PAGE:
Please use this identifier to cite or link to this item:
Title: Facial Emotions Improve Face Discrimination Learning
Authors: Lorenzino, Martina
Caudek, Corrado
Keywords: Face discriminationTask-irrelevant perceptual learningEmotionsContrast discrimination
Issue Date: 2014
Publisher: EUT Edizioni Università di Trieste
Source: Martina Lorenzino, Corrado Caudek, "Facial Emotions Improve Face Discrimination Learning" in: Paolo Bernardis, Carlo Fantoni, Walter Gerbino (eds.) "TSPC2014. Proceedings of the Trieste Symposium on Perception and Cognition, November 27-28", Trieste, EUT Edizioni Università di Trieste, 2014, pp. 72-75.
How visual experience modulates the ability to discriminate
faces from one another is still poorly understood. The aim of
this study is to investigate whether emotions may favor face
discrimination learning. To this purpose, we measured face
discrimination thresholds before and after a training phase,
where participants are exposed to (task-irrelevant) subtle
variations in face images from trial to trial. A task-irrelevant
perceptual learning paradigm was used because it closely
mimics the learning processes that daily occur, without a
conscious intention to learn and without a focused attention
on specific facial features. During the four sessions of
training, participants performed a contrast-discrimination task
on face images. The task-irrelevant features were face images
variations along the morphing continuum of facial identity
(Identity group) or face images variations along the morphing
continuum of emotional expressions (Emotion group). A
group of participants (Control group) did not perform the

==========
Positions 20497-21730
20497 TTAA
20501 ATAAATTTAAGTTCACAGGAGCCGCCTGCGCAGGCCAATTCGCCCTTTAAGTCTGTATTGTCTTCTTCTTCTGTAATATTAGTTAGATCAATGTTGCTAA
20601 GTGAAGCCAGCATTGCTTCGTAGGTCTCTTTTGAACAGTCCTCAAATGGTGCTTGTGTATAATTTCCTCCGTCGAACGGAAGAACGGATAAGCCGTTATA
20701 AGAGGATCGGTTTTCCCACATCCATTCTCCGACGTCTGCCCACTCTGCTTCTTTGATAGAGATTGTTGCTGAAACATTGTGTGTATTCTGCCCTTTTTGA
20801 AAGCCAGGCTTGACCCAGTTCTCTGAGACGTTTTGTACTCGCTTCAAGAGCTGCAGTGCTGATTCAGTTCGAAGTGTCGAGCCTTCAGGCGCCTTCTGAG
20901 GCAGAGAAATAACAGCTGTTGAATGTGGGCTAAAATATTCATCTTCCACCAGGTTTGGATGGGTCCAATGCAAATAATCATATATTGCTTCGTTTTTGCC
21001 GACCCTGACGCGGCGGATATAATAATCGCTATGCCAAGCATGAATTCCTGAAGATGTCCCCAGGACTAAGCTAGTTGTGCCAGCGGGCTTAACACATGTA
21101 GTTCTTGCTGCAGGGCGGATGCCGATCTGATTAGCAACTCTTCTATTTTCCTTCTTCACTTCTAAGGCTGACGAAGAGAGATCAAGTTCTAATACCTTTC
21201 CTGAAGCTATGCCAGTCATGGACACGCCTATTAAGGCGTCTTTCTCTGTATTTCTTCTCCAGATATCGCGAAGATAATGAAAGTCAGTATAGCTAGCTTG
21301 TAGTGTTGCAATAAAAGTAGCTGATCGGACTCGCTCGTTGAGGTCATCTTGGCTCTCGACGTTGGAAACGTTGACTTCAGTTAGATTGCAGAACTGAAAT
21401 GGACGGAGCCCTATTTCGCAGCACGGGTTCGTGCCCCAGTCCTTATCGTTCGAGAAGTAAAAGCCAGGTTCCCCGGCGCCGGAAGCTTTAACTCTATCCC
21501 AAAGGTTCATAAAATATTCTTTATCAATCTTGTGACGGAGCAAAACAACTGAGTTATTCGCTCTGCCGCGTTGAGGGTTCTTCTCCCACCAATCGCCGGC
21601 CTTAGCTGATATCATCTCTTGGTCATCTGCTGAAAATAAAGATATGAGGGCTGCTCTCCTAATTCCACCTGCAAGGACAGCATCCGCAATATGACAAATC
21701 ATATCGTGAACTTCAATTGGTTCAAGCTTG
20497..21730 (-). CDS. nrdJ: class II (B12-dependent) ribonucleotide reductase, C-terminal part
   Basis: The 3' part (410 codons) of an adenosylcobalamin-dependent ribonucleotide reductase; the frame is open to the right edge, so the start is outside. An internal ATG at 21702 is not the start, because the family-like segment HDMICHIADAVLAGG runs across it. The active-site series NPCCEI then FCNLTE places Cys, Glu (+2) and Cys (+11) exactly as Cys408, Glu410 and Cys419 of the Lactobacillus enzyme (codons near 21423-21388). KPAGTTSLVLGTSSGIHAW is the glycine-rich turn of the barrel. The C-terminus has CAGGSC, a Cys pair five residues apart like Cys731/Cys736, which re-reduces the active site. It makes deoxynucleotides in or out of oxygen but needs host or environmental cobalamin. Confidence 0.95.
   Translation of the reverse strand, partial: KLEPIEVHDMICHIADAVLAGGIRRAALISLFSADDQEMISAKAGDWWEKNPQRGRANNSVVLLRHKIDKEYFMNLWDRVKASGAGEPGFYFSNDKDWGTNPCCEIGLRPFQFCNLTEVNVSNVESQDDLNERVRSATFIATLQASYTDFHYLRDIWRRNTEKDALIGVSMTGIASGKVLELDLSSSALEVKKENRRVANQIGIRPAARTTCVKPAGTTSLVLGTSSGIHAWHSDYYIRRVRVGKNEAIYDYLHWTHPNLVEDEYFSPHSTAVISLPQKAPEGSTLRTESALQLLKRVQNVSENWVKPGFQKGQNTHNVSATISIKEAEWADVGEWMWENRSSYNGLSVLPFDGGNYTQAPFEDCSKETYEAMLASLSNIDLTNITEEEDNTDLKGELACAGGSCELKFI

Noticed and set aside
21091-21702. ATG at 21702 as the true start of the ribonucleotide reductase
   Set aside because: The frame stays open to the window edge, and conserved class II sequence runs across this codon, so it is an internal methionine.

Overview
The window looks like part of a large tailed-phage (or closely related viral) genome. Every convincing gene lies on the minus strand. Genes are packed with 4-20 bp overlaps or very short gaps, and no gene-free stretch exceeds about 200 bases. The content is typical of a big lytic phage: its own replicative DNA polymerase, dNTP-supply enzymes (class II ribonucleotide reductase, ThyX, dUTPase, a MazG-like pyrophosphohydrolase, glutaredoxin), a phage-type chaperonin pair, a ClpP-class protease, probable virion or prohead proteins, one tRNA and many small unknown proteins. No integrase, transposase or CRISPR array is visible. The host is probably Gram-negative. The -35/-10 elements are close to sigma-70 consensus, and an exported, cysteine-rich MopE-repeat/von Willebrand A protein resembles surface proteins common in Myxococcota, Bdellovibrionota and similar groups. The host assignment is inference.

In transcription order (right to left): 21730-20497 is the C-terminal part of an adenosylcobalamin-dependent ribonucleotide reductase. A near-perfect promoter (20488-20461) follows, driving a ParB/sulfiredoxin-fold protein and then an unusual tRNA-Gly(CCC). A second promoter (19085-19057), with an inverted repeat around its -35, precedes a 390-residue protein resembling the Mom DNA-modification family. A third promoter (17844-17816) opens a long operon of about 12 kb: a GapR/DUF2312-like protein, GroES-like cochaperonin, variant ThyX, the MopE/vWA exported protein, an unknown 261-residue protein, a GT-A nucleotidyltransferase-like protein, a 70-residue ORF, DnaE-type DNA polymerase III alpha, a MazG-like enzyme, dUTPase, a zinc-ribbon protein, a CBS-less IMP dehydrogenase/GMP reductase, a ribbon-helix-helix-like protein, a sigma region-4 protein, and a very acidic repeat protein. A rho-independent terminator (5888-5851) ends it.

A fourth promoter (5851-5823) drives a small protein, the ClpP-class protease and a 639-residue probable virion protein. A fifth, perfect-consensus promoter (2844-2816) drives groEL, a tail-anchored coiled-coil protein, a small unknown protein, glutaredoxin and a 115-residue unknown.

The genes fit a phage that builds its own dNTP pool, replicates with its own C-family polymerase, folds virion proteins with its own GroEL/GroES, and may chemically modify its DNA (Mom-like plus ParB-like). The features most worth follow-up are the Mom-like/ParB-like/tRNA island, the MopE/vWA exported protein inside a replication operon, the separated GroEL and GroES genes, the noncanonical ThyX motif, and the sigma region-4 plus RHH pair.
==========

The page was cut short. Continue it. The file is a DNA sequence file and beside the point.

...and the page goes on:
contrast training, but their face discrimination thresholds were
measured with the same temporal gap between them as the
other two groups. Results indicate a face discrimination
improvement only for the Emotion group. Participants in the
Emotion Group showed a discrimination improvement when
tested with variations along the dimension of identity and
with variations along the dimension of expression, even if
identity variations were not used during training. The present
results suggest a role of emotions in face discrimination
learning and show that faces, differently from the other
classes of stimuli, may manifest a higher degree of learning
Type: Book Chapter
eISBN: 978-88-8303-610-1
Appears in Collections:TSPC2014: Proceedings of the Trieste Symposium on Perception and Cognition, November 27th-28th 2014

Files in This Item:
File Description SizeFormat
T14.pdf586.82 kBAdobe PDFThumbnail
Show full item record

CORE Recommender

Page view(s) 50

checked on Aug 9, 2022

Download(s) 50

checked on Aug 9, 2022

Google ScholarTM


This item is licensed under a Creative Commons License Creative Commons